By ALIFAH ZAINUDDIN / Pic By MUHD AMIN NAHARUL
Malaysia Airports Holdings Bhd (MAHB) said more than 75% of its network of 39 airports are not commercially viable.
“These airports are managed on a cross-subsidisation model in order to provide Malaysians with the required connectivity among its smaller towns and rural outposts.
“Maintaining this network of airports has involved a huge outlay of both capital and operational expenses,” MAHB said in a statement rebutting an article published by a local daily last Friday.
It said the article, which suggested that the lack of airport operators in the country had led to an untenable rise in airport charges, was “incorrect” as the charges are regulated by the government, through the Malaysian Aviation Commission (Mavcom).
“It was made known by Mavcom that in determining the charges, the commission had engaged a world-renowned consultant to perform a detailed independent research and gone through a comprehensive user consultation process,” MAHB said.
In comparison to its regional competitors, MAHB said Malaysia’s passenger service charges (PSCs) are among the lowest. The country’s domestic PSC is RM11, and its international PSC is RM35 for Asean and RM73 for non-Asean destinations.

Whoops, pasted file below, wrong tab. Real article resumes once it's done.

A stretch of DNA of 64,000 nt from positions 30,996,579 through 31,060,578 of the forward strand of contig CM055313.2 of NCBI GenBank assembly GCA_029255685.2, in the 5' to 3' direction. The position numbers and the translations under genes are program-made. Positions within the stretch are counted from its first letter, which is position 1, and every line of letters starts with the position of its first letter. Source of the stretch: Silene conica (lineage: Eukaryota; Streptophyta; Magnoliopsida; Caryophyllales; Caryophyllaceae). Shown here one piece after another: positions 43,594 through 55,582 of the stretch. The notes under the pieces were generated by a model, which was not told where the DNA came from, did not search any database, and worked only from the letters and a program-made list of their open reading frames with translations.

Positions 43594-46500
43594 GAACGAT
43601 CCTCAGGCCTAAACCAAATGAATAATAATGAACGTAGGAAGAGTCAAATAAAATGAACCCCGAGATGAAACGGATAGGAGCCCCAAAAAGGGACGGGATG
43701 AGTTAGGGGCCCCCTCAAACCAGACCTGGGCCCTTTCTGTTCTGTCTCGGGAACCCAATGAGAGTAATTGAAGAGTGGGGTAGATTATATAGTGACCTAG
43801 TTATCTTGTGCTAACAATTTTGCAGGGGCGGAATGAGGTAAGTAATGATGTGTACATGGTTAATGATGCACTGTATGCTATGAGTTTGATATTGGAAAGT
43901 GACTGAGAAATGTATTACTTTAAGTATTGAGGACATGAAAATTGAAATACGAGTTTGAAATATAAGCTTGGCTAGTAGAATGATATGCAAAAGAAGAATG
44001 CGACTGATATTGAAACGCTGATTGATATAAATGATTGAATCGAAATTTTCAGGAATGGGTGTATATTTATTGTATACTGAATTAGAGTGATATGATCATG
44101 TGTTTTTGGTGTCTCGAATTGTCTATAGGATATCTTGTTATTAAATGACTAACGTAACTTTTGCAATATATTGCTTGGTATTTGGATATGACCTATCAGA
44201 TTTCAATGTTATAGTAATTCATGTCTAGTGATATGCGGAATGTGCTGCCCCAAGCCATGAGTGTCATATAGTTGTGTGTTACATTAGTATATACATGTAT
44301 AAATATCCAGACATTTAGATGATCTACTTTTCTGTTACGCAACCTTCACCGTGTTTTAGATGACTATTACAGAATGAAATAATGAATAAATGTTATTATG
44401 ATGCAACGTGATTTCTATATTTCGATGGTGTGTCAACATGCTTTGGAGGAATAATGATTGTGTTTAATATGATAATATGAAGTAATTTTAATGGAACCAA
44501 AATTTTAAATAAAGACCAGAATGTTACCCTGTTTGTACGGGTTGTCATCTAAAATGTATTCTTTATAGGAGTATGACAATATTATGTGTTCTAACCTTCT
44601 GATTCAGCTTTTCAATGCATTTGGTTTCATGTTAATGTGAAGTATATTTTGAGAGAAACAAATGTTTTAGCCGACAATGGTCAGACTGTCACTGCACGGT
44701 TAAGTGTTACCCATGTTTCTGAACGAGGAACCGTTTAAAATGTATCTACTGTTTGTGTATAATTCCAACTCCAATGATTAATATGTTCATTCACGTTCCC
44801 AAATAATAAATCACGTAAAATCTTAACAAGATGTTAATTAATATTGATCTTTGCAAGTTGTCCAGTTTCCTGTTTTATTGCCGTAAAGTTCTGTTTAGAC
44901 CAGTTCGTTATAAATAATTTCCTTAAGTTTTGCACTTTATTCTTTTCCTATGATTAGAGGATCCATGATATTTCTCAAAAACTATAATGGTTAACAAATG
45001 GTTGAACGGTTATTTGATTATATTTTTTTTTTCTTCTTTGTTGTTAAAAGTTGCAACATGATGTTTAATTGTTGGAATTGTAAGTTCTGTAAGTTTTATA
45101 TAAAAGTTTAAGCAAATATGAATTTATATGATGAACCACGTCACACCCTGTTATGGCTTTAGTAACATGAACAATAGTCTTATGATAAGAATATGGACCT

With a passenger traffic split of about 50:50 between international Asean and non-Asean passengers, its average international PSC is around RM54.
Likewise, MAHB said its landing and parking charges are also the lowest in the world among similar-sized airports.
In Singapore, all departing passengers are expected to pay the passenger service and security fee (PSSF), which include additional items such as airport levy and airport development fee on top of the PSC. As at July 1, 2018, passengers departing from Changi Airport will have to pay S$47.30 (RM140.71) in PSSF.
“It is also worth noting that 70% of the international passenger traffic for Malaysia comprise foreigners who are enjoying the lower PSC offered to travel to our country.
“On the contrary, Malaysians and other nationalities who travel to or from other countries pay a much higher PSC at other foreign airports, which has contributed to the development and betterment of those airports such as Changi,” MAHB said.
It stressed that all aeronautical charges imposed by the company are determined by the country’s regulatory authorities.
“Therefore, it is inaccurate for Boo Su Lyn to insinuate that MAHB can charge whatever it likes because it is a monopoly,” the airport operator said, referring to the writer of the report.
MAHB said any revision of charges must go through the stringent mechanism set out by the government which, in the end, must be below regional levels.
In short, the company is not able to introduce any ancillary charges unless decided by the government and by this argument, cannot be considered a monopoly.
“We hope our clarification will give better context to the members of the public on this matter,” MAHB added.